99 Impossible Things: An Uplifiting New Play
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The last date listed for 99 Impossible Things was Sunday February 13, 2011 / 7:00pm.
Reviews & Ratings
Featured review from GT
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The last production I attended at this venue was probably my worst experience with live theater in Los Angeles. Not that there was anything wrong with the space or the service, but the show itself... [Shudder.] So I was quite leery of returning.
I needn't have worried. 99 Impossible Things delivered.
Although the playwright describes this as her most optimistic work, it certainly has dark undertones, rooted as it is in the many large and small tragedies that define its characters' lives. Its most touching moments are those that grow out of loss, yearning, and regret.
While it does have an ample supply of playful and absurd moments, I did find myself craving a bit more light and joy to balance the darkness. Nonetheless, the engaging and thought-provoking story was enough to hold my interest, and Jessica Lightfoot in particular delivered a performance with undeniable charisma. 99 Impossible Things cleared the bitter taste of my last experience, and I will consider shows at the Eclectic Company Theatre once again.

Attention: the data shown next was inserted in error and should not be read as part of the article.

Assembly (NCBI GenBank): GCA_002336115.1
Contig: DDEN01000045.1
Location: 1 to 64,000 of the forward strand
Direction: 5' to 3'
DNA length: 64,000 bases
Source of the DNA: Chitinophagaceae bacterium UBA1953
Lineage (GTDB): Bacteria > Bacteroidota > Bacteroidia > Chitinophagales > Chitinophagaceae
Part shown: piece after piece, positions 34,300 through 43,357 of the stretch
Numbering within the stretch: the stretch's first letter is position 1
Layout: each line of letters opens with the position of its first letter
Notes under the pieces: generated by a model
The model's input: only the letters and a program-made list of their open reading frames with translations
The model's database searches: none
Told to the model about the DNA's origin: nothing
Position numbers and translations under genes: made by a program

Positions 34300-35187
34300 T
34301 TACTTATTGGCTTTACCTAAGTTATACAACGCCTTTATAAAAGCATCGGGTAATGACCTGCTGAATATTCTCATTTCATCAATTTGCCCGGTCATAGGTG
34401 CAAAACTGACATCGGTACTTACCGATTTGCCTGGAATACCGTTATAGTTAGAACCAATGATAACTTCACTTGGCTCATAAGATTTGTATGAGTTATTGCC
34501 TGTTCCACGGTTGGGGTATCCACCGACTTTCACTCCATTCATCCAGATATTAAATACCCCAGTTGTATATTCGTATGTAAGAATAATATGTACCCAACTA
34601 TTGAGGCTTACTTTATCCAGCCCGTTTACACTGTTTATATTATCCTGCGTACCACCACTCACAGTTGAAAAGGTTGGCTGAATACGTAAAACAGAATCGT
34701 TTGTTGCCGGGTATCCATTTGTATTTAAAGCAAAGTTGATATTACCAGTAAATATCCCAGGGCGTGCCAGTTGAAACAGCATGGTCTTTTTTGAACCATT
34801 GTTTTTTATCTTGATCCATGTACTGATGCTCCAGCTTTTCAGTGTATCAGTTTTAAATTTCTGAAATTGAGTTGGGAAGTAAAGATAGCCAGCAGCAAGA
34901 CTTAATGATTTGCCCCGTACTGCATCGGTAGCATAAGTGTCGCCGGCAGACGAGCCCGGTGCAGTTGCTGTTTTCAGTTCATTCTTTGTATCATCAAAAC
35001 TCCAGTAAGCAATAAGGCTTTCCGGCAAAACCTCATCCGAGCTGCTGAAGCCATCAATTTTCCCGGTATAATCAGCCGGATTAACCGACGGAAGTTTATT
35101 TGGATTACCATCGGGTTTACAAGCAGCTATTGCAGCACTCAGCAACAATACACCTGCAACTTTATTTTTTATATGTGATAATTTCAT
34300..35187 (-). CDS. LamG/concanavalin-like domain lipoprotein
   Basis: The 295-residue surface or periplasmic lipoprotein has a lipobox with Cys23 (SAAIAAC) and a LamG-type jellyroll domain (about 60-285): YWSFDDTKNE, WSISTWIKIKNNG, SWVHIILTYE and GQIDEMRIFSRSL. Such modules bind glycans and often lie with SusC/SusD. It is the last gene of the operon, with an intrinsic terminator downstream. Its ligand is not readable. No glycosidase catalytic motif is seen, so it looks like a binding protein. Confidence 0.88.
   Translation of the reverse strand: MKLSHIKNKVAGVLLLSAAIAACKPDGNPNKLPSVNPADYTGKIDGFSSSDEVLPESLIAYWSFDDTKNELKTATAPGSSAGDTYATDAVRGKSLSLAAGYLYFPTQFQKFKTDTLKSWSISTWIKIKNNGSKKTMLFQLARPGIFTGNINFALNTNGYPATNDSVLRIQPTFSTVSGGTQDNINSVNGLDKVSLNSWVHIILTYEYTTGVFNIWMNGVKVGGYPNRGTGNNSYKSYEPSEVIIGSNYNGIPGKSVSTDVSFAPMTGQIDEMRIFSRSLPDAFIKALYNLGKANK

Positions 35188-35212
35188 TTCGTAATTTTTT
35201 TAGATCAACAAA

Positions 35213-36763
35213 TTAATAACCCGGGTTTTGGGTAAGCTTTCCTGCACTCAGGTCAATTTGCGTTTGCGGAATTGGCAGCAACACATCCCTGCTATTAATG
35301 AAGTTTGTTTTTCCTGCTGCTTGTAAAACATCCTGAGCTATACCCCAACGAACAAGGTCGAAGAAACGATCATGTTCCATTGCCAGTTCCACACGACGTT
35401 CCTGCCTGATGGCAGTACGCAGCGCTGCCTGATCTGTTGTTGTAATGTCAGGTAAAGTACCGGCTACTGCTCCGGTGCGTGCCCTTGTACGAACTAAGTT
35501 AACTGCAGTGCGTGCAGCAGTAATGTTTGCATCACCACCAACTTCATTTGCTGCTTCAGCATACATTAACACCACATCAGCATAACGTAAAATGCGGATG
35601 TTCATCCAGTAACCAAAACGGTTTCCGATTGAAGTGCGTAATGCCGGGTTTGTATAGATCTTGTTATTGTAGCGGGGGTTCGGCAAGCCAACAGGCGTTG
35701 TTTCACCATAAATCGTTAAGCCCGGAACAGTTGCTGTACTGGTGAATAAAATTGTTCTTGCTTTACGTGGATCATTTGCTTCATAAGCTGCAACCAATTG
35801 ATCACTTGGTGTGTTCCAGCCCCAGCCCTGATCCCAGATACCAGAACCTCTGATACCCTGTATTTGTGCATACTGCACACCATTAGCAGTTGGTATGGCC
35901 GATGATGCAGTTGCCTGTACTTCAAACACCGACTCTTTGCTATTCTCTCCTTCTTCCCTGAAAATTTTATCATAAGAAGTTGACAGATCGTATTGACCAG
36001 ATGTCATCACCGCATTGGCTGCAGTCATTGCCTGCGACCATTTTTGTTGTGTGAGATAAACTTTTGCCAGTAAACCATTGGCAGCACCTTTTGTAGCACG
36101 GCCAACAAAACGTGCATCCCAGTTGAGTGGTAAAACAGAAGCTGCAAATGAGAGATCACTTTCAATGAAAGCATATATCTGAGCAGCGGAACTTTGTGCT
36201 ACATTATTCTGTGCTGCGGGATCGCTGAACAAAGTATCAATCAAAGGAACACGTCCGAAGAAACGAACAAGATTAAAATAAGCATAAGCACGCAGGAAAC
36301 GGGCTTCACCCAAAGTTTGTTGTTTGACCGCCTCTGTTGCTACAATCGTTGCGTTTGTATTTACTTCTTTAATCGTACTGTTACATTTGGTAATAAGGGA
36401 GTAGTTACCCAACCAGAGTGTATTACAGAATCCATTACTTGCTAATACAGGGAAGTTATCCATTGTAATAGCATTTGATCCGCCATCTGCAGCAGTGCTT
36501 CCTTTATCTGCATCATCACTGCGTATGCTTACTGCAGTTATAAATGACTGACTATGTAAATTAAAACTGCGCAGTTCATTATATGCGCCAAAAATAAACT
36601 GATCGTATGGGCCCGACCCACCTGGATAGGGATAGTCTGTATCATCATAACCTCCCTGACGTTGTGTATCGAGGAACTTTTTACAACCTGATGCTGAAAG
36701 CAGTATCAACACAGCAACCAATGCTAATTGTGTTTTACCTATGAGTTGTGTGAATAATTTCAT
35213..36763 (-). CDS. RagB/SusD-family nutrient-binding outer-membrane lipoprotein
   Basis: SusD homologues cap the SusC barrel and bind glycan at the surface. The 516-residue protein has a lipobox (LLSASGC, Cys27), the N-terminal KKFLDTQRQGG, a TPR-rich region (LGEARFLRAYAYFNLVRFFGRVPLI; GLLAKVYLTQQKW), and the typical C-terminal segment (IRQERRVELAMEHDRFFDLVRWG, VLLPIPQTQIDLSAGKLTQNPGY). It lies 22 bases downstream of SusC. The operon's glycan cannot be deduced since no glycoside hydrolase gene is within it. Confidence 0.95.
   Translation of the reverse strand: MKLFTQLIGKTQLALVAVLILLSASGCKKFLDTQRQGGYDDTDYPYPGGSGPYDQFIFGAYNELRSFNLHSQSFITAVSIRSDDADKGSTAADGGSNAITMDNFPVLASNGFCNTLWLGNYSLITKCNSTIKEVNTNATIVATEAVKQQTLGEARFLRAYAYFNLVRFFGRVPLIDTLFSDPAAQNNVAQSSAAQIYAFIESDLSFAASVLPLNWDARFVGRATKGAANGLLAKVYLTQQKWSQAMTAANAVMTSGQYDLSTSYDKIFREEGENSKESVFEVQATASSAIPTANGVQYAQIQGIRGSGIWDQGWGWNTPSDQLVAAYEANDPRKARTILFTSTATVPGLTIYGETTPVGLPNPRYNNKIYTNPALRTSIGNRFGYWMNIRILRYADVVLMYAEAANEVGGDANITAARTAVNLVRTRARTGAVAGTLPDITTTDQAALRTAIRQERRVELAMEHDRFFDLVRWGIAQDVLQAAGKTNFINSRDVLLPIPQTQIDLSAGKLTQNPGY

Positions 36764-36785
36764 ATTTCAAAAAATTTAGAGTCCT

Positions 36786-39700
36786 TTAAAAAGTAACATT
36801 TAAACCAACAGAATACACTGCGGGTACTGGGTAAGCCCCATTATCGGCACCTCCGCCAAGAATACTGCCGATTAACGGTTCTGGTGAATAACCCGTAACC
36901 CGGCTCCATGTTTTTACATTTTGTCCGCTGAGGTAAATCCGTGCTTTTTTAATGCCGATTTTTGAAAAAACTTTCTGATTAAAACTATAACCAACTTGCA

Quotes & Highlights
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99 Impossible Things
Written and Directed by Chelsea Sutton
Harold (Jason Britt) desperately wants to discover the next great invention – but the appearance of a human-sized sea monkey (Jillian Easton) is stunting his progress. While drinking away his days in the Magic Bean Coffee House, the down-on-her-luck proprietor Ellen (Tiffany Cole) urges Harold to recall a past he has buried away – while her brother (Mason Hallberg), his imaginary friend (Geoff James), an unwanted guardian angel (R.J. Farrington), the clumsy barista (Ashleigh Boiros) and a homeless woman (Barbara Scolaro) with a magical delusion make the act of moving on almost impossible. When a jaded stranger (Jessica Lightfoot) wanders in for a cup of coffee, she unwittingly proves that sometimes our greatest pains can help make our most impossible dreams a reality.